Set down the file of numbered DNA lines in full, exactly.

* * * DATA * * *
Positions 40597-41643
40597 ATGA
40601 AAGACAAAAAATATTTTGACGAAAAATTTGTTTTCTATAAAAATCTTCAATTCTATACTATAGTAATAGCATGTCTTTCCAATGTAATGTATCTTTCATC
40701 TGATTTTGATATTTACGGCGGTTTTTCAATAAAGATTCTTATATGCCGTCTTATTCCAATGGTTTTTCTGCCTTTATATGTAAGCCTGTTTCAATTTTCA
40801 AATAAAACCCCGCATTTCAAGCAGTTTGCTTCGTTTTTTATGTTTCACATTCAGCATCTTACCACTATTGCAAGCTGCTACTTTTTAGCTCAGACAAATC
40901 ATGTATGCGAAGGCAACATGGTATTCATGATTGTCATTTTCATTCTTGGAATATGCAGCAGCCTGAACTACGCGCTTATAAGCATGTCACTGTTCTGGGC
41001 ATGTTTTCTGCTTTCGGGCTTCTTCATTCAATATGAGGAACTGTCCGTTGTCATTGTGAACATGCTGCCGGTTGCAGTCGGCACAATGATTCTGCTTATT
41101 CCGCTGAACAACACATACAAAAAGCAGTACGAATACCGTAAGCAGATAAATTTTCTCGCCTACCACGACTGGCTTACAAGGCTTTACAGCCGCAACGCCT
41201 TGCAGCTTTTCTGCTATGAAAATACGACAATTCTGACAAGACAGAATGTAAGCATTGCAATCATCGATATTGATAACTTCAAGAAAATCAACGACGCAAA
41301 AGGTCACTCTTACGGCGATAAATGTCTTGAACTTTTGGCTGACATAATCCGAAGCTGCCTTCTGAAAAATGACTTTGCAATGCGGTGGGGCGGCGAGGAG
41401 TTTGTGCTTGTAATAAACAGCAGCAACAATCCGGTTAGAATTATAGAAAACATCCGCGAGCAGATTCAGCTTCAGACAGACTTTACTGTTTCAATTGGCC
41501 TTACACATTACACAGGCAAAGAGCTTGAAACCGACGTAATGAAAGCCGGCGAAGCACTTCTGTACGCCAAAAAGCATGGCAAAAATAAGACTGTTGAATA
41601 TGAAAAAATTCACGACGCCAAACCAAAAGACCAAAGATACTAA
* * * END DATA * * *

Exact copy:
Positions 40597-41643
40597 ATGA
40601 AAGACAAAAAATATTTTGACGAAAAATTTGTTTTCTATAAAAATCTTCAATTCTATACTATAGTAATAGCATGTCTTTCCAATGTAATGTATCTTTCATC
40701 TGATTTTGATATTTACGGCGGTTTTTCAATAAAGATTCTTATATGCCGTCTTATTCCAATGGTTTTTCTGCCTTTATATGTAAGCCTGTTTCAATTTTCA
40801 AATAAAACCCCGCATTTCAAGCAGTTTGCTTCGTTTTTTATGTTTCACATTCAGCATCTTACCACTATTGCAAGCTGCTACTTTTTAGCTCAGACAAATC
40901 ATGTATGCGAAGGCAACATGGTATTCATGATTGTCATTTTCATTCTTGGAATATGCAGCAGCCTGAACTACGCGCTTATAAGCATGTCACTGTTCTGGGC
41001 ATGTTTTCTGCTTTCGGGCTTCTTCATTCAATATGAGGAACTGTCCGTTGTCATTGTGAACATGCTGCCGGTTGCAGTCGGCACAATGATTCTGCTTATT
41101 CCGCTGAACAACACATACAAAAAGCAGTACGAATACCGTAAGCAGATAAATTTTCTCGCCTACCACGACTGGCTTACAAGGCTTTACAGCCGCAACGCCT
41201 TGCAGCTTTTCTGCTATGAAAATACGACAATTCTGACAAGACAGAATGTAAGCATTGCAATCATCGATATTGATAACTTCAAGAAAATCAACGACGCAAA
41301 AGGTCACTCTTACGGCGATAAATGTCTTGAACTTTTGGCTGACATAATCCGAAGCTGCCTTCTGAAAAATGACTTTGCAATGCGGTGGGGCGGCGAGGAG
41401 TTTGTGCTTGTAATAAACAGCAGCAACAATCCGGTTAGAATTATAGAAAACATCCGCGAGCAGATTCAGCTTCAGACAGACTTTACTGTTTCAATTGGCC
41501 TTACACATTACACAGGCAAAGAGCTTGAAACCGACGTAATGAAAGCCGGCGAAGCACTTCTGTACGCCAAAAAGCATGGCAAAAATAAGACTGTTGAATA
41601 TGAAAAAATTCACGACGCCAAACCAAAAGACCAAAGATACTAA